Your editorial (19 August) correctly points to the fact that the “money no problem” approach to tackling the short-term upheavals caused by coronavirus must now shift to tackling the climate crisis. If not, it risks the further alienation of young climate protesters, the exceptional Greta Thunberg and the countless environmental campaigners active over the past few decades. The catalyst for this is the need for new jobs in every community to counter the political, economic and personal trauma that will come in the wake of the coming tsunami of lost livelihoods across the country.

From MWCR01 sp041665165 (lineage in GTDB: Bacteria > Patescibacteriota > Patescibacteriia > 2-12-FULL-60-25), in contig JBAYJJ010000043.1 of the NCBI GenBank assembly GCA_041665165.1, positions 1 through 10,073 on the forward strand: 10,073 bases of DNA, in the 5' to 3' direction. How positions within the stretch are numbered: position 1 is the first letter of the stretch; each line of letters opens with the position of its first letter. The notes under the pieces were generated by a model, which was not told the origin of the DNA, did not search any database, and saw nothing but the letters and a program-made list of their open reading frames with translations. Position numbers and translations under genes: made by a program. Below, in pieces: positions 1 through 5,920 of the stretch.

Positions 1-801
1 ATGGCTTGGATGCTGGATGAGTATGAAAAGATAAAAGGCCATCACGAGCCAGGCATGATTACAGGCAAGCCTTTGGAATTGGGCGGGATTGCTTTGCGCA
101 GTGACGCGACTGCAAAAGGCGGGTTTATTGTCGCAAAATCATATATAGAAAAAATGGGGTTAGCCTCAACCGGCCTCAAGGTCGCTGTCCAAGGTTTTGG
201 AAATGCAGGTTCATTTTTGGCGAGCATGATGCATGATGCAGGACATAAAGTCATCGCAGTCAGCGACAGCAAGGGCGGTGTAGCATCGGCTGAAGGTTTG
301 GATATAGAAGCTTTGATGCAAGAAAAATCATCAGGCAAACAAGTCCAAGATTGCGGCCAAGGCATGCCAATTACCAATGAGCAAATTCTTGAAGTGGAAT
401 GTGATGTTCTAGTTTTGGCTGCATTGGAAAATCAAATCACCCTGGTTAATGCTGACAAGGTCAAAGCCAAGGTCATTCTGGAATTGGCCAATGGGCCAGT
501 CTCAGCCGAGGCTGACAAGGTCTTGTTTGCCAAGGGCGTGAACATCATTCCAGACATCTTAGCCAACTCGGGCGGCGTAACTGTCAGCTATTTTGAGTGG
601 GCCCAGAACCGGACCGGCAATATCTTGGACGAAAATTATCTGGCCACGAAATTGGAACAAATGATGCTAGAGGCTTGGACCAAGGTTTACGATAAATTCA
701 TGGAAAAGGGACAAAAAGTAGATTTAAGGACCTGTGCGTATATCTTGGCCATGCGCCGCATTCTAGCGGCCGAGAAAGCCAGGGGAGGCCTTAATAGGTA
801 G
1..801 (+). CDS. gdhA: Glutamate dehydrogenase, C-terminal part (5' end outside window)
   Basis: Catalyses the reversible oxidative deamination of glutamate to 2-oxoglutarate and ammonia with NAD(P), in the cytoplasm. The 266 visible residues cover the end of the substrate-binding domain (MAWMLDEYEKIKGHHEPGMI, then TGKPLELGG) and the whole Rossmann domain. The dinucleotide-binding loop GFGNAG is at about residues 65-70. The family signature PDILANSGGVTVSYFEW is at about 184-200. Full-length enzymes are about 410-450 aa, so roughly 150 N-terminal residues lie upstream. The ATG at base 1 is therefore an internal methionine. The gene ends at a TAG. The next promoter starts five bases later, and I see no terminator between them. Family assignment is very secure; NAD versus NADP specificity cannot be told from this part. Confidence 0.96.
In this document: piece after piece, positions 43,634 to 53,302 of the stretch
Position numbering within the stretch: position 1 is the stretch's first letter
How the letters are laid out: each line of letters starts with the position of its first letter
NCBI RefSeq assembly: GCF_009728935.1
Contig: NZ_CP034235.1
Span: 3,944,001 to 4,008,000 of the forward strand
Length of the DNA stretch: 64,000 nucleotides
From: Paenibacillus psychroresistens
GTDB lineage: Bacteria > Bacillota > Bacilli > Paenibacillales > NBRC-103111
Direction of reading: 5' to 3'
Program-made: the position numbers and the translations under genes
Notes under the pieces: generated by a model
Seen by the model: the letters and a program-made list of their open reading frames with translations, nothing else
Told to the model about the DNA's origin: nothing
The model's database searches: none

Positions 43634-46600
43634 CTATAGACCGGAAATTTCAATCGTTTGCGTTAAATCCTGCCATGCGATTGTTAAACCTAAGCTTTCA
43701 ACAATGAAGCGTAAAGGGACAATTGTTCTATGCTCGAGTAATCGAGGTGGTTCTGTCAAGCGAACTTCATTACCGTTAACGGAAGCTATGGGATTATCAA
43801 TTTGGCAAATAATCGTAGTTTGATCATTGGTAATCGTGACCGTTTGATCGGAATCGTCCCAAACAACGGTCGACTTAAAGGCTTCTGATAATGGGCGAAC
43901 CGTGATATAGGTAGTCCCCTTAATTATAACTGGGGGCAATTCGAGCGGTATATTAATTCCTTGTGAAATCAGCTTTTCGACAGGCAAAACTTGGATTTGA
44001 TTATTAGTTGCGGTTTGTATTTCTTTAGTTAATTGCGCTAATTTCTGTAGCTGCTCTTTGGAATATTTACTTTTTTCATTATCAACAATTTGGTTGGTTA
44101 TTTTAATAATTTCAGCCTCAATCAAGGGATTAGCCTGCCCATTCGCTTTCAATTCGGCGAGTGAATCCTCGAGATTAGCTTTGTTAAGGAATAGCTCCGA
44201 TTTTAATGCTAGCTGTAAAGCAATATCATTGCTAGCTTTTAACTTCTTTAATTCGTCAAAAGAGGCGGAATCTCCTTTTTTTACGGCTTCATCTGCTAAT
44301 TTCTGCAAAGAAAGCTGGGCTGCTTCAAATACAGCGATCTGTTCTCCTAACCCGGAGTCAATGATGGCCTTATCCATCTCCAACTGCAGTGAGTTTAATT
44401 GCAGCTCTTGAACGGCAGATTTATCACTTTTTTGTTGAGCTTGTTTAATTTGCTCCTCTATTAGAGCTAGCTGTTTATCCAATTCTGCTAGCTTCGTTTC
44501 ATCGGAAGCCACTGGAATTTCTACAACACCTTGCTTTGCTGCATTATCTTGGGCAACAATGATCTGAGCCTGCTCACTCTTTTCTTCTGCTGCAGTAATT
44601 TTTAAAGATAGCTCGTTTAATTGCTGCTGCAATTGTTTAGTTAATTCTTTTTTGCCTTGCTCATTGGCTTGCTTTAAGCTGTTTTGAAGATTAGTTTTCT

An answer to the inevitable question of how to pay for such a transformation was provide by Larry Elliott’s observation (18 August) that the government’s money-printing programme of quantitative easing (QE) inflates the assets of the already rich, rather than helping rebuild the real economy. Given rising unemployment, it’s likely that QE is going to be required for some time to come. In that case, the government’s e-money printing presses must be used to help fund the employment of the millions of increased staff needed across all social sectors, from more care and health workers to teachers and police, while also funding investment in new climate-friendly infrastructure projects, such as making the UK’s 30m buildings carbon neutral and adapting existing infrastructure to deal with future heatwaves and flooding. This would be a serious start to healing the damage currently being inflicted on people as well as the planet.